Clergy | Ministries | History


Clergy

  • Fr. Justin Mathews, priest
  • Fr. Dn. Theophan Frazier, deacon
  • Fr. Dn. Micheal Wilson, deacon
  • Sdn. Tikhon Flores, subdeacon

What to expect when visiting for the first time:

“Orthodox worship is different! Some of these differences are apparent, if perplexing, from the first moment you walk in a church. …” Read more >

Parish ministries

  • Bible Study and Introduction to Orthodoxy class
    During Lent: Meets on the fourth floor on Wednesdays at 7:30pm. All are welcome!
  • Choir
    The choir leads the congregation in singing during the Divine Liturgy. Choir practice is on alternate Saturdays at 4:45pm on the first floor. Coordinator: Jacque F.
  • Church School
    Classes meet during the school year at the end of Divine Liturgy on Sunday. Children three years old through high school seniors are welcome. Coordinator: Mat. Jodi M.
  • Greeters
    Greeters welcome people into the church on Sunday mornings and assist with elevator rides, service books, and other information as needed. Greeters are present both at the Troost entrance and at the back of the sanctuary. Coordinator: Ian F.
  • Hospitality
    The hospitality team ministers to the parish community by preparing for and cleaning up after the Sunday agape meal. Coordinator: Alberta A.
  • Communications
    The communications team coordinates the parish email list, website, and social media presence. Coordinator: Robyn H.
  • Archangel Gabriel Memorial Society
    Motivated by the belief that each person is a living icon of God and affirming that “precious in the sight of the Lord is the death of His Saints” (Gen. 1:26, Ps. 116), the mission of the Archangel Gabriel Society is to lovingly care for those the Lord brings to St. Mary of Egypt Orthodox Church, before and during the final moments of their earthly life by preparing for death, burial, and memorials according to Orthodox Christian tradition and to comfort the grieving.
  • St. Moses the Black Brotherhood
    Over two thousand years ago, a young Virgin and her Child found refuge in Africa from threatening forces. Since that time, Christianity has developed extensive roots in Africa. More information here.
  • Reconciliation Services
    A separate non-profit organization operates from the first and second floors of the church building and involves a number of church members.  It is a pan-Orthodox and community-based attempt to meet the needs of the poor in our area.  Reconciliation Services provides a scope of services including therapy, addiction support services, and case management.  See the Reconciliation Services website for more information.
  • Friday Meal
    Each week, a different Orthodox church prepares and serves a meal for those in the local community. Run by Reconciliation Services.

History

In November 1987, a group of interdenominational and multiracial Christians formed a ministry called “Reconciliation Ministries” in the inner-city of Kansas City, Missouri. What began as an outreach to help the physical needs of the neighborhood gradually emerged into an Eastern Orthodox Christian community, known as St. Mary of Egypt Orthodox Church.
Recently, Professor Cornel West wrote in his best-selling Race Matters that: “The genius of our black foremothers and forefathers was to create powerful buffers to ward off the nihilistic threat, to equip black folk with cultural armor to beat back the demons of hopelessness, meaninglessness, and lovelessness. These buffers consisted of cultural structures of meaning and feeling that created and sustained communities; this armor constituted ways of life and struggle that embodied values of service and sacrifice, love and care, discipline and excellence… These traditions consist primarily of black religious and civic institutions that sustained familial and communal networks of support.”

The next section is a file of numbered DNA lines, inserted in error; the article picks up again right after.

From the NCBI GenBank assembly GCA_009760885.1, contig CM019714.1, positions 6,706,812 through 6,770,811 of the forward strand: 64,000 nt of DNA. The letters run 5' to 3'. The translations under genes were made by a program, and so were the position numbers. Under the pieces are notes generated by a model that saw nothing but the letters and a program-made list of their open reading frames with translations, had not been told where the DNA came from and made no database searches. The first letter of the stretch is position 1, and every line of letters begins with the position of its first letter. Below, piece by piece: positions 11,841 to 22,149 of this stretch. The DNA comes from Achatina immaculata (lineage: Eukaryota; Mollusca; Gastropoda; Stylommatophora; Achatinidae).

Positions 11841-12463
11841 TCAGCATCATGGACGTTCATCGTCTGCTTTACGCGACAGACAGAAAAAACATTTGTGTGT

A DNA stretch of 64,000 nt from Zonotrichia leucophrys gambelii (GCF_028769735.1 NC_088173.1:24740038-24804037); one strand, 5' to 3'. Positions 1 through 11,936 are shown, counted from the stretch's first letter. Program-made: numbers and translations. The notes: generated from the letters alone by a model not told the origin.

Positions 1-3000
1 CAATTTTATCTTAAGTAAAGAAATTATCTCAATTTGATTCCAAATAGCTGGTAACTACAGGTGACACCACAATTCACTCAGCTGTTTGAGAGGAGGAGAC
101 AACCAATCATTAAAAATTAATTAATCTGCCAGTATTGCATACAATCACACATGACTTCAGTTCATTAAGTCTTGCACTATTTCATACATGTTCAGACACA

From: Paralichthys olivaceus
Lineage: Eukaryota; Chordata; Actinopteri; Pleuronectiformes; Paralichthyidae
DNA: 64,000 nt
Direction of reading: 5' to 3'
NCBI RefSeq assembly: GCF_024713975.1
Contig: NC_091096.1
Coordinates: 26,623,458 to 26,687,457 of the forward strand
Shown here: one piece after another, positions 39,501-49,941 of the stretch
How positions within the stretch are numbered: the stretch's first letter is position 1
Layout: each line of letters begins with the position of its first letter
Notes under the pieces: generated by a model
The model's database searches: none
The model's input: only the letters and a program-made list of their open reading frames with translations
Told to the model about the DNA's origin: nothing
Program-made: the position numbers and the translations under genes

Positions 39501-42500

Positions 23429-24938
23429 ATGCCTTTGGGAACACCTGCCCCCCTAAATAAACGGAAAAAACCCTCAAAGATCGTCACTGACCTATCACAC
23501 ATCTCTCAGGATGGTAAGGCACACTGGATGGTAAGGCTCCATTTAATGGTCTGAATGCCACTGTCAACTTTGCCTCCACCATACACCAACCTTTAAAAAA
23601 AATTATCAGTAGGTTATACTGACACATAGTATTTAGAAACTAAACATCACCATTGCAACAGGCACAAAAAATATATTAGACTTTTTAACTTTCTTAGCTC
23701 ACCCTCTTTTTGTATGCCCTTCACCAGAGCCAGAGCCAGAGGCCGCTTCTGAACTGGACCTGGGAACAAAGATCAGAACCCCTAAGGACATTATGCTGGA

Creating such a buffer has been the byproduct of this group seeking to simply put into practice the teachings of Jesus. Despair, violence, chemical dependency, abuse of all kinds had touched the lives of both those they were serving, as well as some of the volunteers. As these issues surfaced, they began to search for deeper answers. It resulted in discovering for themselves the ancient wisdom of the African desert fathers and mothers. They began to apply their advice on prayer, how to deal with one’s own spiritual blindness, and how to be restored when one’s emotions and desires were disordered. The community little by little was being led to the path of the ancient Orthodox Church. They drew inspiration from the ancient Egyptian monastics, the writings of The Philokalia, and the lives of the holy ones from the Northern Russian forests. In addition, the many saints in urban areas that had combined inner prayer with works of mercy provided models for the kind of Orthodox community they were seeking to become.
St. Moses the Black was a 4th century gang-leader along the Nile that had become one of the desert fathers. St. Mary of Egypt was a 6th century prostitute that left her way of life to spend 47 years in the same desert where St. John the Baptist lived. These radical transformations are but two examples of the deep changes wrought through this ancient path. As the group continued to search through the lives of African saints, they were introduced to hundreds of other examples of inspiration. In 1993, their core community became Orthodox. Each year more and more have been baptized and chrismated.